2024 Most Promising Places to Work in Community Colleges


Promising Places to work logos
Promising Places to work logos

ABOUT THE STUDY

This study was first commissioned by the National Institute for Staff and Organizational Development (NISOD) and Diverse: Issues in Higher Education in 2014. The purpose of this commissioned study was to examine the extent to which diversity and inclusion permeates various aspects (e.g., administrative structures, commitments, work environments, staffing practices) of workplaces at participating two-year community and technical colleges, all of which are NISOD-member institutions.

In its first year, the broader base project was initially shaped by input from an advisory board. The original advisory board included Tracey Cameron, Stan Carpenter, Joan B. Hirt, Kris Renn, and Sue Saunders.

The larger base project, Promising Places to Work, has been administered by Strayhorn and his teams at various centers. It is now administered by the Student Success Equity Institute owned by Do Good Work Educational Consulting Group — an independent educational consulting firm committed to inclusive excellence, student access, and success. The Promising Places to Work in Student Affairs project is in partnership with American College Personnel Association (ACPA), whereas The Promising Places to Work in Community Colleges project is in partnership with NISOD.

ABOUT THE SURVEY

The MPPWCC survey consists of approximately 60 items, organized into 10 major sections. For example, one section elicits contact information for the survey respondent and identifying information about their respective institution (e.g., control, minority-serving institutions [MSI] status). Another section includes several items to assess the structural diversity of the institution and relevant departments in terms of gender, race, sexual orientation, and disability status. There are several sections that measure the availability and extent of support services provided to community college staff on campus, such as professional development.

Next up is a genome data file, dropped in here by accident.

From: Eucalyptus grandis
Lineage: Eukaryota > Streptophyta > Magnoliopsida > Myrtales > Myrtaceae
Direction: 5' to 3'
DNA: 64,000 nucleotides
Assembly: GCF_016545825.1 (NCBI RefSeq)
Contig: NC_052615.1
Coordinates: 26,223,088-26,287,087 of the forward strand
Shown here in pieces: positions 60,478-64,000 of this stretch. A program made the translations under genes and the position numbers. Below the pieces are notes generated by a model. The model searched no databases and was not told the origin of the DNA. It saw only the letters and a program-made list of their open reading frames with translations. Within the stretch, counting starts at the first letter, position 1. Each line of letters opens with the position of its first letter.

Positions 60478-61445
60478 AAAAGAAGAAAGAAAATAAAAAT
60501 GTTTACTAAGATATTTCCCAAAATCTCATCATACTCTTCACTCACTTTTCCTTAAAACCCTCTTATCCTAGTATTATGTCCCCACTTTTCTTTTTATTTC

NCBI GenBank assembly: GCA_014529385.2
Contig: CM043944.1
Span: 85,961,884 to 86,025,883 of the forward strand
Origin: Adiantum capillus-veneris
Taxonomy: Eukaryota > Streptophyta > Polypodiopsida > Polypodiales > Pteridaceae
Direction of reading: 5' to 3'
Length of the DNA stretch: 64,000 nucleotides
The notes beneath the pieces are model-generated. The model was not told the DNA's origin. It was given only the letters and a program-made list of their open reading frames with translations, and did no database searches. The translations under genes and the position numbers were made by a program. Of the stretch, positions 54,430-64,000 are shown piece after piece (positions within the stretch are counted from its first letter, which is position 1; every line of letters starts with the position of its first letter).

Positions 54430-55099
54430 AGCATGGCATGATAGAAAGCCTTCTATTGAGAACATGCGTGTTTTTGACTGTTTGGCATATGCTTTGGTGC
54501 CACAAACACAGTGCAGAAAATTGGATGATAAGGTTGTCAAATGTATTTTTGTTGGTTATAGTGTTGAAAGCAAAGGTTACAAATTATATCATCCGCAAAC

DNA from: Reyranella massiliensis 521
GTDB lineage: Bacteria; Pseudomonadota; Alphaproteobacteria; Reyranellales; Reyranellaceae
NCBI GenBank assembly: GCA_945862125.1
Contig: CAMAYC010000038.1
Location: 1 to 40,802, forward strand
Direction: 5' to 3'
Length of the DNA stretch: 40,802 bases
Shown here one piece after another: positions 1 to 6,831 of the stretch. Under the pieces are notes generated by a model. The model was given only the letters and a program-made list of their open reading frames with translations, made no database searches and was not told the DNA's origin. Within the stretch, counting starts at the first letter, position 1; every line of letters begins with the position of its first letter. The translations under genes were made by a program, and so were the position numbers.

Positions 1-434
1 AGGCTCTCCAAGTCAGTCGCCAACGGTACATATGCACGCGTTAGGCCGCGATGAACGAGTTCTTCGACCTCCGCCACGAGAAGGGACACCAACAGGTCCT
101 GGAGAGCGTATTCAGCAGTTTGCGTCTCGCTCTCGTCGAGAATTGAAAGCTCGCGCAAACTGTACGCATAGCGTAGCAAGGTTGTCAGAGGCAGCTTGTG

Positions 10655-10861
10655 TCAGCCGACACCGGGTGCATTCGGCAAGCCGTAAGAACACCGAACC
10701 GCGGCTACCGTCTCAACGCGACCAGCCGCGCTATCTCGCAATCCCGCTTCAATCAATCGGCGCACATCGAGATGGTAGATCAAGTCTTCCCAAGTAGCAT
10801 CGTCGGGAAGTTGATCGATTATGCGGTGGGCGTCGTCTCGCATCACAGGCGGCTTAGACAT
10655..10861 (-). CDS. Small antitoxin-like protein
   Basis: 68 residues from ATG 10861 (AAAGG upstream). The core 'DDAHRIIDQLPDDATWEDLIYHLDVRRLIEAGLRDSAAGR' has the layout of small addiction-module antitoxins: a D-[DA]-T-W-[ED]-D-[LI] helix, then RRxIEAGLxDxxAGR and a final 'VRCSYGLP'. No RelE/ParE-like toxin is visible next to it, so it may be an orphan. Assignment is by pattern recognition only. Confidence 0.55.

The survey was developed by Dr. Terrell Strayhorn and is not available in the public domain. The original survey was pilot tested with a small sample of institutions; feedback from the pilot study helped to clarify survey items, correct logic sequencing, and determine the utility of the scoring algorithm. All survey rights belong to the author. All analyses presented in this edition were conducted by Terrell Strayhorn and Royel Johnson.

METHODOLOGY

Promising Places were selected based on a comprehensive analysis of results from an annual survey that was administered to all institutional members of NISOD. Scores were computed using the algorithm that considers weighted data for multiple points highlighted on the survey such as diversity benefits, staff demographics, and diversity policies (e.g., bias monitoring, staff orientation). As the number of respondents to the annual survey grows each year, the algorithm properly adjusts for the diversity of institutions included in the final pool. For instance, the analysis is sensitive to the availability, presence, and use of inclusive practices, family-friendly programs, staff supports, and diversity initiatives, not the size of one’s institution or staff. For full discussion of these methods, see previous versions of this report in Diverse.

COMMUNITY COLLEGE WORKPLACES

Today’s community colleges are as diverse as the students they serve. There are over 1,100 community colleges in the United States that educate more than 12 million students each year. Community colleges also employ thousands of staff members who work in critical functional areas, including student affairs or support services. These committed professionals strive to make the institution warm and welcoming for all other personnel and students, so that they can develop, grow, learn, and thrive optimally.